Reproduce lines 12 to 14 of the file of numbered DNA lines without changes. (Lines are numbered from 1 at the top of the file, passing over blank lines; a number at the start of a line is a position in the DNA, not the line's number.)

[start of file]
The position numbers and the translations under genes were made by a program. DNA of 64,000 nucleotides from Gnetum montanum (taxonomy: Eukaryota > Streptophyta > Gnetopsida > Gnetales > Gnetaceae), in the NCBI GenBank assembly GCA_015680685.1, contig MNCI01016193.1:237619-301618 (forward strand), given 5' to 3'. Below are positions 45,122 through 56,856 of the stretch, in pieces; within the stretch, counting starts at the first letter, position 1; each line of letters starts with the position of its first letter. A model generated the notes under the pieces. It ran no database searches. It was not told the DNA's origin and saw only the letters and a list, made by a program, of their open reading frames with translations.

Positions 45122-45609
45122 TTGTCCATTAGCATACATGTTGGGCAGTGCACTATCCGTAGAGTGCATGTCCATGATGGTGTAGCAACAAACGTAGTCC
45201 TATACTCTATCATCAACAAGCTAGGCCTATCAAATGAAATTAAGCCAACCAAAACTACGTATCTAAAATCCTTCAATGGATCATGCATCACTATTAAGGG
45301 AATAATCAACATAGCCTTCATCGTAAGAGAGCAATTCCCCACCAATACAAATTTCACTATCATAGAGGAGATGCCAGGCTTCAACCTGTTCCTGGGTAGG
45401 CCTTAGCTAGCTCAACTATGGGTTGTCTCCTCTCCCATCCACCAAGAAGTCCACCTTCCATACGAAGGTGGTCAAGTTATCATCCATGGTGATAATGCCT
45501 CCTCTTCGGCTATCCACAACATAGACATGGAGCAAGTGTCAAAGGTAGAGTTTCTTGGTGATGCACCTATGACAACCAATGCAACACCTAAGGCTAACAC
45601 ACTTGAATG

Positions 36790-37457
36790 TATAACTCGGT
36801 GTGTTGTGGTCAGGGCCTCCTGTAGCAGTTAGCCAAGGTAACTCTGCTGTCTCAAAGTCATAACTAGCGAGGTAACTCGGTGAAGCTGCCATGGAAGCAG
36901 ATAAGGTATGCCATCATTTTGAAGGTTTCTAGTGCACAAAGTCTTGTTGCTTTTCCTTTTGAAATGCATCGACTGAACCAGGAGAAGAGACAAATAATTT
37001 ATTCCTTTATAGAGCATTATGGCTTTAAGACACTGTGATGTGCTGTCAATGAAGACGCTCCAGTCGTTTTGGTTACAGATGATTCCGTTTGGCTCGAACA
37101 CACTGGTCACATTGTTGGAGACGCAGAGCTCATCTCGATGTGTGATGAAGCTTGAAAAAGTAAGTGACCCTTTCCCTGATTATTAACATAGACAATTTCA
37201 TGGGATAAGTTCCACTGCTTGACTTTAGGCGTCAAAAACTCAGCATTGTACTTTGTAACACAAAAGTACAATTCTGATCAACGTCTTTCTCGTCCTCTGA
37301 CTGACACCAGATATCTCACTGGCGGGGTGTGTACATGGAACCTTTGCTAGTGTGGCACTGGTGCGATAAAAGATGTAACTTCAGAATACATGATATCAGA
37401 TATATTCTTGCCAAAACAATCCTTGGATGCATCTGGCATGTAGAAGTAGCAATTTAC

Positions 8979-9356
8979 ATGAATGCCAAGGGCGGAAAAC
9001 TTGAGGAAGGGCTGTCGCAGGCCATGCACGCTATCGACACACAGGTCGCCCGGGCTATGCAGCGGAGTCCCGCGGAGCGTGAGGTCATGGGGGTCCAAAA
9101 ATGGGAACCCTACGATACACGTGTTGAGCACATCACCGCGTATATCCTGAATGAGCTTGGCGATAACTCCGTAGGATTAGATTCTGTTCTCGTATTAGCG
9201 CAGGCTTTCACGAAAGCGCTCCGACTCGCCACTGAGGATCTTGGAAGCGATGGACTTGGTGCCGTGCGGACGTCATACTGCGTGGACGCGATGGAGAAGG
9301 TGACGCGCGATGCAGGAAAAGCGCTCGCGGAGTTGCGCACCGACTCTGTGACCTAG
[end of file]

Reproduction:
36901 ATAAGGTATGCCATCATTTTGAAGGTTTCTAGTGCACAAAGTCTTGTTGCTTTTCCTTTTGAAATGCATCGACTGAACCAGGAGAAGAGACAAATAATTT
37001 ATTCCTTTATAGAGCATTATGGCTTTAAGACACTGTGATGTGCTGTCAATGAAGACGCTCCAGTCGTTTTGGTTACAGATGATTCCGTTTGGCTCGAACA
37101 CACTGGTCACATTGTTGGAGACGCAGAGCTCATCTCGATGTGTGATGAAGCTTGAAAAAGTAAGTGACCCTTTCCCTGATTATTAACATAGACAATTTCA